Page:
Movement in Squares, 1961, by Bridget Riley.
Reader question: “2D Op Art makes you feel like it’s 3D. So how do you create 3D Op Art?”
I received this question from a jewelry designer interested in creating jewelry inspired by Op Art, but did not know how to recreate the effect in a more sculptural form. It’s true that most Op Art is created on a 2D surface – creating the effect that it seems to be jumping off the page – but, as I will go through in this post, there were actually a few sculptors even in the original Op Art movement.
Art in Island‘s reimagined version of Francois Boucher’s Nude on a Sofa, complete with two children sneaking a peek at her butt. Photo by me.
I recently visited the interactive art museum Art In Island in Manila, where visitors are encouraged to take photographs with large murals painted on the walls. Some of these murals are inspired by famous works of art, and some are inspired by famous works of art featuring naked women. Seeing the way that these female bodies had been recontextualised, into a space where visitors were encouraged to interact with them, made me realize something: it’s time to talk about the Female Nude in art history.
Namatjira outside the government house in Sydney, 1947
Movement/Style: Watercolour landscape associated with the Hermannsburg School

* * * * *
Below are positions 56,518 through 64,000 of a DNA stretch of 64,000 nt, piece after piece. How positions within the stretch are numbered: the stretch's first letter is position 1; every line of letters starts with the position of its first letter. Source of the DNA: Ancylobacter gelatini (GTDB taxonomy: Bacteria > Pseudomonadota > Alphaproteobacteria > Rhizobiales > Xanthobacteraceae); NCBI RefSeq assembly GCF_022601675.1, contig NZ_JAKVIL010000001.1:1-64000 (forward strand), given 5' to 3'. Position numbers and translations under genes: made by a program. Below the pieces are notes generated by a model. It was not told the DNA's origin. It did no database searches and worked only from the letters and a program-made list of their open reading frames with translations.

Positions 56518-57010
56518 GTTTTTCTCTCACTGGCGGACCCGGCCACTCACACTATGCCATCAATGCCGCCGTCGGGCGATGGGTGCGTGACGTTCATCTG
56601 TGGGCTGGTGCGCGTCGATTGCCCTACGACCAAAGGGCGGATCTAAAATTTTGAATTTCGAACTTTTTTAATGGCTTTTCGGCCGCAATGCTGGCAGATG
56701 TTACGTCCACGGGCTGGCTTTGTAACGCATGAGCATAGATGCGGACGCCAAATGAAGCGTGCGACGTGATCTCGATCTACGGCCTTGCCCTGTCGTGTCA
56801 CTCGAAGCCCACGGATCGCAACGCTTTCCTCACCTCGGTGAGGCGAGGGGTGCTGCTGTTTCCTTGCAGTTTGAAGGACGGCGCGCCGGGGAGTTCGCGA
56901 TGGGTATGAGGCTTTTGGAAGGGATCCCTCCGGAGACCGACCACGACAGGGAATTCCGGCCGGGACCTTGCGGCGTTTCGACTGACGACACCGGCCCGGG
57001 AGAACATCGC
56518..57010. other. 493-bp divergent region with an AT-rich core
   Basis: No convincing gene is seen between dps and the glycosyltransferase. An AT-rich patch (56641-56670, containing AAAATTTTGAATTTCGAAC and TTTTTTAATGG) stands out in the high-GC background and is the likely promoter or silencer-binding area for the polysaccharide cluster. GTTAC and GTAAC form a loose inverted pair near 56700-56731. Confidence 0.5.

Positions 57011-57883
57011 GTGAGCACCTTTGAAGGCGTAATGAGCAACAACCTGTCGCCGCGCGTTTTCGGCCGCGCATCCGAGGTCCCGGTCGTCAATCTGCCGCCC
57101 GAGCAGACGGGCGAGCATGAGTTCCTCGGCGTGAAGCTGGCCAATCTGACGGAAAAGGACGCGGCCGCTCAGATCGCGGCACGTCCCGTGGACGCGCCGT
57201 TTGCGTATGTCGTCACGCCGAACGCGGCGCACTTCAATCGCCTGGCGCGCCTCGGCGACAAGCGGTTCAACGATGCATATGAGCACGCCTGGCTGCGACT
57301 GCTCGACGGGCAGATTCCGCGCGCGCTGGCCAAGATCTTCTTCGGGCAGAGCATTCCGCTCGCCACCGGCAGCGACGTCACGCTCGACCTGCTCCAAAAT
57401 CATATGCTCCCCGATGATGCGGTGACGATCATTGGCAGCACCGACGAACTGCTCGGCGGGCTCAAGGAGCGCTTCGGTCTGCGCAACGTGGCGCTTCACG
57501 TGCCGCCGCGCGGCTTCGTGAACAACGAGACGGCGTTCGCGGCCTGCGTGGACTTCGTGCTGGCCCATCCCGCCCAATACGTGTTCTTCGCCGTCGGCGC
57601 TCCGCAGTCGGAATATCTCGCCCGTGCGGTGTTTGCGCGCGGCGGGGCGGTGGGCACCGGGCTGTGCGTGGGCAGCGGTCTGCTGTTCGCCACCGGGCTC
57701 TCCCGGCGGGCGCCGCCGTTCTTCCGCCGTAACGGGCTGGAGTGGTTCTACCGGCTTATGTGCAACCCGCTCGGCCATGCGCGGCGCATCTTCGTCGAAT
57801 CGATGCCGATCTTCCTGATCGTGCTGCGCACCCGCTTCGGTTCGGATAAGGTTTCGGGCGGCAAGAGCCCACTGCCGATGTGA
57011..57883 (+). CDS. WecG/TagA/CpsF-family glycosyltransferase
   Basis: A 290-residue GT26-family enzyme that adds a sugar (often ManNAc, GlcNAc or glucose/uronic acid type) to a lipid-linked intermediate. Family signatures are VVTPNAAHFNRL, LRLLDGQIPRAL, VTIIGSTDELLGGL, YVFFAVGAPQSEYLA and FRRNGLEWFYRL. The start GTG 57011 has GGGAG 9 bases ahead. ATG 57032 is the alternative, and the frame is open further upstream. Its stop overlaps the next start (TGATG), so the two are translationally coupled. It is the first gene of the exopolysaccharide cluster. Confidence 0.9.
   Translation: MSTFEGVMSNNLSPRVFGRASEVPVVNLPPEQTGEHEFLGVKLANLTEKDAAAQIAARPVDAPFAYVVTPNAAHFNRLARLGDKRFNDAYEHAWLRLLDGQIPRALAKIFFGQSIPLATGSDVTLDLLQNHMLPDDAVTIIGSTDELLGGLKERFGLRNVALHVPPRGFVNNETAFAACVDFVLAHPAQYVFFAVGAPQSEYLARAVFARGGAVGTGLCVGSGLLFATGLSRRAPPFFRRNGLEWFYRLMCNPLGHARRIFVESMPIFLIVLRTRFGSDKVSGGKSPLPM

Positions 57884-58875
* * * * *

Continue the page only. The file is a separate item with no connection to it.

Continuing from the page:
Well, who was he?
Albert Namatjira (1902 – 1959) was a monumental figure within Australian art. Working in “European”-style watercolours as an Indigenous Australian Arrernte man, he painted the Central Australian landscape in ways that revolutionized ideas of what Indigenous Australian artists were capable of. His story is very connected to the fraught relationship between white Australia and Indigenous Australia.
Manao tupapau (The Spirit of the Dead Keep Watch) (1892)
Reader question: “How can I love artists like Gauguin when I know so much of his work was exploitative and racist? How can we look past the artist and appreciate the art? Should we?”
That’s a great question! This is something that a lot of people struggle with. It’s sometimes hard to admit that beautiful and famous art can also be based on racist and sexist attitudes.
For those of you who aren’t familiar with Paul Gauguin, he was a French Post-Impressionist/Symbolist artist who famously moved to Tahiti in the late 19th century and painted the people (more specifically, the women) that he met there.
Anna Ancher, Denmark’s most famous female artist
Anna Ancher is famous in Scandinavia, but basically unknown in the rest of the world. Which is a shame because we always need more discussion on awesome female artists in art history.
Movement/Style: Part of the Skagen artists’ colony. She’s usually associated with Naturalism, and sometimes with Realism and Impressionism.
Country: She traveled a bit around Europe, but lived, worked and died in the small town of Skagen in Denmark.
Well, who was she?
Anna Ancher (1859 – 1935) was a Danish painter active in the late 19th and early 20th century. She was part of a group of artists and other creative people who briefly lived and worked in the small fisherfolk village of Skagen in Northern Denmark, known as the Skagen colony.